(F) interpret the nature of balance sheets and income statements;

(G) describe factors that affect the environment; and

(H) explain how organizations adapt to current markets.

(2) The student defines ethics in business. The student is expected to:

(A) distinguish between ethical and unethical business practices; and

(B) contrast ethical, moral, and legal choices that relate to the decision-making process in business situations.

(3) The student differentiates between the types of economic systems with emphasis on the private enterprise system and the United States economy. The student is expected to:

(A) compare and contrast the types of economic systems, including traditional, centrally planned, market, and mixed economies;

(B) identify business cycles;

(C) summarize the characteristics of the private enterprise system;

(D) identify factors affecting a business' profits, revenues, and expenses; and

(E) investigate potential causes of economic decisions such as supply and demand or consumer dollar votes.

(4) The student relates to the impact of international business on the United States economy. The student is expected to:

(A) compare domestic and world trade; and

(B) explain the impact of imports and exports on the United States economy.

(5) The student identifies the role and impact of government, the legal system, and organized labor in business. The student is expected to:

(A) differentiate among the roles of government in business;

(B) describe types of activities performed by governments in business;

(C) ascertain the role of the legal system in business; and

(D) explain the role of organized labor in society.

(6) The student classifies types of businesses that market goods and services. The student is expected to:

(A) explain the importance of different marketing strategies for goods versus services;

(B) define the terms producers, raw-goods producers, manufacturers, builders, trade industries, retailers, wholesalers, and service businesses;

(C) categorize types of producers in a private enterprise system;

(D) identify types of retailers;

(E) explain the role of retailers in a private enterprise system;

(F) identify examples of wholesalers; and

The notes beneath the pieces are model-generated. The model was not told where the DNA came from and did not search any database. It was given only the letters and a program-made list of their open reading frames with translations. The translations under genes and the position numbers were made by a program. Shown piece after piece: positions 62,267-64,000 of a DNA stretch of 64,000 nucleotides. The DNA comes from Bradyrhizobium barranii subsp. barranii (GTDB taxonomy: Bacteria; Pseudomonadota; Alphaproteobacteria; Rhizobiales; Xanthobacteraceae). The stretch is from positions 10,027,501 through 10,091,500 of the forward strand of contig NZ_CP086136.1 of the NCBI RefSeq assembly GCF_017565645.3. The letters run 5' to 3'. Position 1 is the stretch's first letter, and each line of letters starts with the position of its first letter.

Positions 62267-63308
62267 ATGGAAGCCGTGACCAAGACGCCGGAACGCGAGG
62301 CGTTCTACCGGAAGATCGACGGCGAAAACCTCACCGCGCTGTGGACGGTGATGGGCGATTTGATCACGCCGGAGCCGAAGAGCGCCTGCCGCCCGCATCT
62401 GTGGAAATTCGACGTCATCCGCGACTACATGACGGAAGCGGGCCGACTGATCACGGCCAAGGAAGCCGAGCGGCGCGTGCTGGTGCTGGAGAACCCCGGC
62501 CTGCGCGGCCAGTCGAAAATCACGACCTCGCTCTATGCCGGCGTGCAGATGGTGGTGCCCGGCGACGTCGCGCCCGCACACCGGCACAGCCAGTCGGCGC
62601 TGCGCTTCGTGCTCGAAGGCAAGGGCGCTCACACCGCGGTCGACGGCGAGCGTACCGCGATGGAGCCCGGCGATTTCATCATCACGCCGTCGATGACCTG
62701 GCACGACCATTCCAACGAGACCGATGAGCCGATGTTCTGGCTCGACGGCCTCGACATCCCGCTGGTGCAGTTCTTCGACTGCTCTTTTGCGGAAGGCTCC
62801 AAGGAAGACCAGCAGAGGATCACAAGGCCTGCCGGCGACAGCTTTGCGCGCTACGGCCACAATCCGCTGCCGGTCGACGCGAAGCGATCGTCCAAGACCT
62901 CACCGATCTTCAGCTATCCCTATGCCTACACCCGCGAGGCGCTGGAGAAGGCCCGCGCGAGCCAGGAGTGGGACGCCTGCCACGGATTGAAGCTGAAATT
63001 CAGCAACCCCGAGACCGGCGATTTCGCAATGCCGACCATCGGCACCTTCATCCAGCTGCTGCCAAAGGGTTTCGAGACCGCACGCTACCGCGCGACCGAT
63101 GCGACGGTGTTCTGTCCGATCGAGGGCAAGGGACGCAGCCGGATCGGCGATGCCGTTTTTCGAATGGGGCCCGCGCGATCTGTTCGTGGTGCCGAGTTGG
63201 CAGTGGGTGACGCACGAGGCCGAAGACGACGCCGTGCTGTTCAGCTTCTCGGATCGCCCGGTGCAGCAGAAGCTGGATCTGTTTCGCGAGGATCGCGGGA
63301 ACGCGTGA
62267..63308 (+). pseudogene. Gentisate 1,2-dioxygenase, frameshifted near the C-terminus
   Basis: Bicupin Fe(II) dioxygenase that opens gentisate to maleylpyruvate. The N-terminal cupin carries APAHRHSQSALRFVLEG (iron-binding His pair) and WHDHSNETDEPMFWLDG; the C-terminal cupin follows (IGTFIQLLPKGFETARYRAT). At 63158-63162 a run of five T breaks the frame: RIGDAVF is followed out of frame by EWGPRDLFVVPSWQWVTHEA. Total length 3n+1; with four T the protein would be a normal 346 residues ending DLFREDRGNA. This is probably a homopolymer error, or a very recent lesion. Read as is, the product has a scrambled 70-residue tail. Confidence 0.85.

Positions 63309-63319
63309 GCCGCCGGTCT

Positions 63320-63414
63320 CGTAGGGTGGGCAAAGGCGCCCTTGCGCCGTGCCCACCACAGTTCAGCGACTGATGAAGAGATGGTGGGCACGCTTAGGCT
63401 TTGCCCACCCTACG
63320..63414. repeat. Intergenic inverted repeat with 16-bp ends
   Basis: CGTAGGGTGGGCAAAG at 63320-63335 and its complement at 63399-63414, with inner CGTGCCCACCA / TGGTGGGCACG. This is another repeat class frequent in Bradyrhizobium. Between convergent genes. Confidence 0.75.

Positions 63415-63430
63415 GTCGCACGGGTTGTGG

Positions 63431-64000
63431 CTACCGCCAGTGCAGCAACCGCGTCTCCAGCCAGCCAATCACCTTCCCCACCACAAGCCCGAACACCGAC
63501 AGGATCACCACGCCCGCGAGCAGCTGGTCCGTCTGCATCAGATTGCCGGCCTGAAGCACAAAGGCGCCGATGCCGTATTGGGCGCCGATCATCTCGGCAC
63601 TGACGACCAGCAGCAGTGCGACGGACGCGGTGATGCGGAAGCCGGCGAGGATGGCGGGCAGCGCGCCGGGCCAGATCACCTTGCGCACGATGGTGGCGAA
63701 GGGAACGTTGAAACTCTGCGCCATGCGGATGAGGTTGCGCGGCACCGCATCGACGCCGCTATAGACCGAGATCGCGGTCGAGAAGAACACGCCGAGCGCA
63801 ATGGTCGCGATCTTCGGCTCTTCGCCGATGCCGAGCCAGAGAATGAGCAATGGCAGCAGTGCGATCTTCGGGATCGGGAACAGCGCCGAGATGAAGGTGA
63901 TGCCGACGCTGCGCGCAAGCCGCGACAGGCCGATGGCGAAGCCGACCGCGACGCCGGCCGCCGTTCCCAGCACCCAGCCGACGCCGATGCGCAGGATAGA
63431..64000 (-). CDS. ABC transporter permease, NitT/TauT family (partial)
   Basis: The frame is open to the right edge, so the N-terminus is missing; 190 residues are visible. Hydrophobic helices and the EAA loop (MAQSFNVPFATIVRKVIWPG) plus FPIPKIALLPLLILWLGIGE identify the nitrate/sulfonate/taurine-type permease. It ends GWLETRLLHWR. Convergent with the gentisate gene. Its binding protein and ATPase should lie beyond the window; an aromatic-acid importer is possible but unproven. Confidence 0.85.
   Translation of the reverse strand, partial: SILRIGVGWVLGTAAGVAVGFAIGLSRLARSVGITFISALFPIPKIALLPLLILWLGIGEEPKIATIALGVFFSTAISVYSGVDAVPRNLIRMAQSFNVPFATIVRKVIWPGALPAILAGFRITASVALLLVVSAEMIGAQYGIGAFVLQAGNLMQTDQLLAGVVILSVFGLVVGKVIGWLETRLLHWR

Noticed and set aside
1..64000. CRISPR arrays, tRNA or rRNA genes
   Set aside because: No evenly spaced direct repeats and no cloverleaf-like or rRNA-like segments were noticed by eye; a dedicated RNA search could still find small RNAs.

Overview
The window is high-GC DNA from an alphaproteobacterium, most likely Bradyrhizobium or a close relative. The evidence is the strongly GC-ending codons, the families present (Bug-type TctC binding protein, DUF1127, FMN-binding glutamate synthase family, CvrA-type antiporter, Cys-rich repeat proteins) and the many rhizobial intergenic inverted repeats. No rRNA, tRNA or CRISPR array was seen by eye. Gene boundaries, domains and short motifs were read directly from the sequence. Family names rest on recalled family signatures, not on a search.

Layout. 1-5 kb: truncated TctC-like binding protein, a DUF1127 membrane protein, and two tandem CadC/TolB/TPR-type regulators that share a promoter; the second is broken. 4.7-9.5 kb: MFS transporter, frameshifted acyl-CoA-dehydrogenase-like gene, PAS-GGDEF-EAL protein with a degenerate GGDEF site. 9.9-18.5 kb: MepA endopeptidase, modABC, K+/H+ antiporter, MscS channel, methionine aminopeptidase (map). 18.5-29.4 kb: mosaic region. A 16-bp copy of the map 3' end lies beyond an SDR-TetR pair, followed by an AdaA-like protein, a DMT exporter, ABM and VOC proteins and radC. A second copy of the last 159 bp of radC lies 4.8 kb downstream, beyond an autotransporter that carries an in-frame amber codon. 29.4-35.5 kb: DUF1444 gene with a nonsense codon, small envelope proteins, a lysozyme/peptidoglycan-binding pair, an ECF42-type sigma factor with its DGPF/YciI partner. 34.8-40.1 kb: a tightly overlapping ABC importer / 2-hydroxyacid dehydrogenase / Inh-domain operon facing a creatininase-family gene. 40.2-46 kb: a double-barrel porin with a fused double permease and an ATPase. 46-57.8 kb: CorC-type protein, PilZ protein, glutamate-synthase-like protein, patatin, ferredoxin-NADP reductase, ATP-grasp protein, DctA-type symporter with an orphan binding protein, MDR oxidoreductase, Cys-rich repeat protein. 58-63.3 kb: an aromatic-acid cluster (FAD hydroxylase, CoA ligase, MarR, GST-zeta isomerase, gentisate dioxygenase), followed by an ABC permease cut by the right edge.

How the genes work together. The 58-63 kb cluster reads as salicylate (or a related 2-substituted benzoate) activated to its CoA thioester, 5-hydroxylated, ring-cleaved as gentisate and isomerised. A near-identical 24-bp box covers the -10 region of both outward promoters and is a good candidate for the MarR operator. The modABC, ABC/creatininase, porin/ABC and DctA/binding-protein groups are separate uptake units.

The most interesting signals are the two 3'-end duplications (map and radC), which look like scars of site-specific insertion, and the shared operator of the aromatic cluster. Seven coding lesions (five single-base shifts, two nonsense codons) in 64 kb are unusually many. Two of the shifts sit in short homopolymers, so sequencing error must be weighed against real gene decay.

(G) describe the role of wholesalers in a private enterprise system.

(7) The student analyzes cost and profit relationships in finance. The student is expected to:

(A) explain the concept of productivity;

(B) analyze the impact of specialization and division of labor on productivity;

(C) explain the concept of organized labor and business;

(D) examine the impact of the law of diminishing returns; and

(E) describe the concept of economies of scale.

(8) The student analyzes the sale process, techniques used to enhance customer relationships, and the likelihood of making sales. The student is expected to:

(A) explain the selling process; and

(B) discuss motivational theories that impact buying behavior such as Maslow's Hierarchy of Needs.

(9) The student demonstrates how to advertise to communicate promotional messages to targeted audiences. The student is expected to:

(A) proofread ads for effectiveness; and

(B) analyze ad performance.

(10) The student understands how to increase sales by employing visual merchandising techniques and using special events to increase sales. The student is expected to:

(A) explain the use of visual merchandising in retailing;

(B) distinguish between visual merchandising and display;

(C) place merchandise for impact;

(D) plan special events; and

(E) prepare stores and departments for special events.

(11) The student understands the fundamental principles of money. The student is expected to:

(A) evaluate forms of financial exchange, including cash, credit, debit, and electronic funds transfer;

(B) identify types of currency, including paper money, coins, banknotes, government bonds, and treasury notes;

(C) list functions of money such as medium of exchange, unit of measure, and store of value;

(D) describe sources of income such as wages and salaries, interest, rent, dividends, capital gains, and transfer payments;

(E) explain the time value of money;

(F) summarize the purposes and importance of credit; and

(G) explain legal responsibilities associated with financial exchanges.

(12) The student demonstrates an understanding of personal financial management. The student is expected to:

(A) explain the importance of providing accurate information;

(B) calculate gross and net pay;

(C) simulate opening and maintaining various types of bank accounts;

(D) reconcile bank statements;

(E) compare the advantages and disadvantages of different types of banking services;

(F) examine investment growth by developing a personal investment plan; and

(G) prepare an individual income tax return.

(13) The student knows that advertising is the paid form of nonpersonal communication about an identified sponsor's products. The student is expected to:

(A) list types of advertising media;